Founder mental health
Today is R U OK Day, so I’m asking myself if I’m really ok.
Team member: Ian, are you ok? I feel like you ask everyone else if they’re ok. But I don’t know if they ever ask you back. So, I’m asking.
Me: You know there’s always something bothering me. And you likely know what’s bothering me right now. But I’m ok. Thank you for asking.
I’m grateful that I have this conversation with multiple Avertro team members regularly. There are a few who make it a point ask me how I’m doing. I appreciate you asking.
I always give the “I’m fine” response. It’s the answer I’m supposed to give, like a reflex.
Most of the time, I’m telling the truth. Most of the time.
Am I OK?
Maybe. It depends on which day you’re asking me.
From a business standpoint, we’re doing well. For me personally however, year two of Avertro’s existence was much more difficult, and that’s saying a lot given year one was peak pandemic. The last couple of months have been particularly tough.
We weren’t ever under threat of going out of business like at times in year one. But as a company grows, other challenges emerge. A number of them hit me in the gut and slapped me in the face at the same time much more viscerally this year.
A founder is under constant pressure to put on a brave face. To tell everyone everything is ok. To smile and say how great things are. To consistently project to the world that we’re “winning”. That we’re “killing it”. That we’re a “rocketship”.
As I sit here typing this, I’m not feeling how I thought I would at the start of year three.
The problem I’ve often faced as a founder is we get very little time to savour the positives. When good things happen, I’m mostly relieved instead of being overjoyed. I then tend to move on and start thinking about the next thing I need to worry about.
The fact that a founder’s world moves so fast doesn’t give us opportunities to be present in the moment. I find it extremely challenging to practice mindfulness.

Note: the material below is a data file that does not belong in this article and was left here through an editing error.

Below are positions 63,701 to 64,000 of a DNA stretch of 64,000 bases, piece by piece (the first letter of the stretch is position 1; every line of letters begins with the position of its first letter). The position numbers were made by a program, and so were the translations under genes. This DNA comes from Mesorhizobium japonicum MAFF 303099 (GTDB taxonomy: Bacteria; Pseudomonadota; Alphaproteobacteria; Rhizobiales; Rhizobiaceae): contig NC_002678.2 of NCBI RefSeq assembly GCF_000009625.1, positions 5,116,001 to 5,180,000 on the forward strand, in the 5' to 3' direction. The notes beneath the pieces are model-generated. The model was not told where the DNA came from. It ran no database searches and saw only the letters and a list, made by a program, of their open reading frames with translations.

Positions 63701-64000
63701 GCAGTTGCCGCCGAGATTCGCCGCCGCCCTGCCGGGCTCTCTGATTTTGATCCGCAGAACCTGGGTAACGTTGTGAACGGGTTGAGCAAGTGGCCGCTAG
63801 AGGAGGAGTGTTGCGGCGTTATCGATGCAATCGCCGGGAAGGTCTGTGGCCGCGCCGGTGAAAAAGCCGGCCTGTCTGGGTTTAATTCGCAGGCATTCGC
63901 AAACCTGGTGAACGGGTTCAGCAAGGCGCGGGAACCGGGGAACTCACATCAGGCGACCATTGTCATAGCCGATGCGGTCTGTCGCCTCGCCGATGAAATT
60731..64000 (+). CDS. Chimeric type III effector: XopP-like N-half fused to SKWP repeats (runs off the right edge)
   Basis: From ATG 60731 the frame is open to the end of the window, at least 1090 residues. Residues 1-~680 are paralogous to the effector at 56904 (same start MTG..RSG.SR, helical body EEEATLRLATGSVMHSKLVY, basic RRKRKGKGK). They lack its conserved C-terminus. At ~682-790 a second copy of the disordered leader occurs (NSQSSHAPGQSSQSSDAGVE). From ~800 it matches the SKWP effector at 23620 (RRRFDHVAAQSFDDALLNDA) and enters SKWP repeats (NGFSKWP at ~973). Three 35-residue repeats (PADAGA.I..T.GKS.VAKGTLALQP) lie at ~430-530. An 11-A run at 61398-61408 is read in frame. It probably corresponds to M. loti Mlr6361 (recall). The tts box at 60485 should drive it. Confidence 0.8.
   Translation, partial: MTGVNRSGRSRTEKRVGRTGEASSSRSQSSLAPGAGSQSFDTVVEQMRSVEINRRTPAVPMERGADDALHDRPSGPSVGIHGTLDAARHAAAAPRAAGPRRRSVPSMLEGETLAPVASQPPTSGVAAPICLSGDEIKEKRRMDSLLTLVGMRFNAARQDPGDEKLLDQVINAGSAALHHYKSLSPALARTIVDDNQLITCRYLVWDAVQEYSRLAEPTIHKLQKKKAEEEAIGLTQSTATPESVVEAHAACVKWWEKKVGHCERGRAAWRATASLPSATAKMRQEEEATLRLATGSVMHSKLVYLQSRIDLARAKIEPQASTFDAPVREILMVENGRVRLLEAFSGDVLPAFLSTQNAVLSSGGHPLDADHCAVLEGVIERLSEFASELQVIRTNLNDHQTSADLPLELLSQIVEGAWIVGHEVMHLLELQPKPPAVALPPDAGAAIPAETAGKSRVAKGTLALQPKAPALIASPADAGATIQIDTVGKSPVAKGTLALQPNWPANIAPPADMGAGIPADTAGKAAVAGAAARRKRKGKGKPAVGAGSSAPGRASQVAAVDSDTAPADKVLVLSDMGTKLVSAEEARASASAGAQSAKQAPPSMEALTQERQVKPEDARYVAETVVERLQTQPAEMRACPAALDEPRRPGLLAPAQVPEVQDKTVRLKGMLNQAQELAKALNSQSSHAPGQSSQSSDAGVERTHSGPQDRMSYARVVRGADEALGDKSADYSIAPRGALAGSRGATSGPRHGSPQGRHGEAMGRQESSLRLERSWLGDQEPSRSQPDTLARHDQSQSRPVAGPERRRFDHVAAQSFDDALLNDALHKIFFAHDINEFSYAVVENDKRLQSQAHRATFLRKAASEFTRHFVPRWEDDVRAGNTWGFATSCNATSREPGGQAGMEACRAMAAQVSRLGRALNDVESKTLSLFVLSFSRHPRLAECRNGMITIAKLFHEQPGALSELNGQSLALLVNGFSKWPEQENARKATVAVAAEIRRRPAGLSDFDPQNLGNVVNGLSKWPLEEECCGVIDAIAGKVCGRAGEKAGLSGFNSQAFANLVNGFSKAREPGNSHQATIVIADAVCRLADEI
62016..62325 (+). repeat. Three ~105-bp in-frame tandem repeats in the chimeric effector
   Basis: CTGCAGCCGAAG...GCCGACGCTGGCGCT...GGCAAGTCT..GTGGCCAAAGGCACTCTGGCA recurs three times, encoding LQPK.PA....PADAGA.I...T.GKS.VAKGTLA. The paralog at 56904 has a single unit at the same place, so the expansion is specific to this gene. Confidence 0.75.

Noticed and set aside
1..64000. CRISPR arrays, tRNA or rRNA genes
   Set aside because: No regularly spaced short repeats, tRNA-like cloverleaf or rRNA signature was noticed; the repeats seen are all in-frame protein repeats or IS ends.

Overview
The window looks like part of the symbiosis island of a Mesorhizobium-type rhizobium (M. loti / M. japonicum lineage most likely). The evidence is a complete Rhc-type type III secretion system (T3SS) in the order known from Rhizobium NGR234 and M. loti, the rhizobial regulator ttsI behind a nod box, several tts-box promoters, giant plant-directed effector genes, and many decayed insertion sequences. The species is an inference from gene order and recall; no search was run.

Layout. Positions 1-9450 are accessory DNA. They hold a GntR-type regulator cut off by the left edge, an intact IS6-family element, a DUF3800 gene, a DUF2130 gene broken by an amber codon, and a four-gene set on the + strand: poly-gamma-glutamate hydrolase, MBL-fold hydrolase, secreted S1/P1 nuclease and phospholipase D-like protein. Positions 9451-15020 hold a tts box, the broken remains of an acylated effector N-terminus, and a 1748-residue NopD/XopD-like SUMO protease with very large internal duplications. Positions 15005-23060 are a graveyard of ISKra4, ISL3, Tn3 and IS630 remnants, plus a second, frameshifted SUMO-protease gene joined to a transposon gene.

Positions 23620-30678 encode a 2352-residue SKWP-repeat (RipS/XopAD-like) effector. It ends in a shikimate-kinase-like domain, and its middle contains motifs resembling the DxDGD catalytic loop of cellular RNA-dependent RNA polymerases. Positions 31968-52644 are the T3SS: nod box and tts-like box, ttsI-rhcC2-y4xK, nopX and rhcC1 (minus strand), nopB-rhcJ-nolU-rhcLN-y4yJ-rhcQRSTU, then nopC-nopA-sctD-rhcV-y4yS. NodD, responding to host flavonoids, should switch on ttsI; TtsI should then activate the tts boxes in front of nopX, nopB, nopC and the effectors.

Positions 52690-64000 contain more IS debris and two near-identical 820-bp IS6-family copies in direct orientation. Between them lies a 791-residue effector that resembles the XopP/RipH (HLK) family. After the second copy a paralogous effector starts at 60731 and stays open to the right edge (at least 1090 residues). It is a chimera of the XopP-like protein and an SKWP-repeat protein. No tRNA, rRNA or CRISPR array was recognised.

In essence, positive moments are fleeting and only provide temporary relief from the lingering, compounding challenges that I carry around on my shoulders.
But that’s not the only reason.
Taking it personally
Some of you may know from reading my articles or watching some of my presentations that Michael Jordan is a childhood hero of mine. So it feels appropriate to explain with a Michael Jordan meme.
I can’t help but take everything that happens in the company more personally than in all my prior roles.
At no point in my career have I ever cared more about a company and its team. It doesn’t mean my team mates at my prior employers weren’t important. They were: many are good friends of mine.
As a founder, I want the best for our team 100% of the time. The immense pressure weighs heavily upon me because our successes affect people in very real ways, as do our failures.
In a large organisation, we are protected from a full sense of responsibility by bureaucracy and process. Any decisions I made in a large organisation that had the potential to make an impact to people’s lives tended to be a shared one made alongside other leaders.
As a founder, any bad decisions I make are mine to own and be accountable for. If any of those decisions affect someone negatively, that’s 100% on me. Or at least it feels that way.
Am I really OK?
From a professional perspective, the past two years have challenged me more than anything else I’ve ever encountered in my life.
But I’ve grown as a person, and am better for it.
Most of the time, the pressure is manageable for the following reasons:
- We have many things to be proud of, so I must have at least made some good decisions.
- We’re a mission-driven company: everyone on the team is making some sort of sacrifice because we believe we’re making things materially better.
- The team gets me through it. That’s why it’s so important to build a great team. They are the ones I can lean on when I’m feeling terrible.
For the most part, I’m OK. But every single day tests me in new and different ways. My honest answer should really be:
Thank you for helping me get through it (in alphabetical order):
Abdul, Ani, Brad, Farrell, Harshal, Olivia, Priyal, Rajiv, Ryan, Sophia, Syaf, and Zoe.
Ian Yip is the CEO of Avertro, a venture-backed cybersecurity software company. Avertro CyberHQ is a Cyber Management Decision System that helps leaders manage the business of cyber using defensible insights to determine what is essential.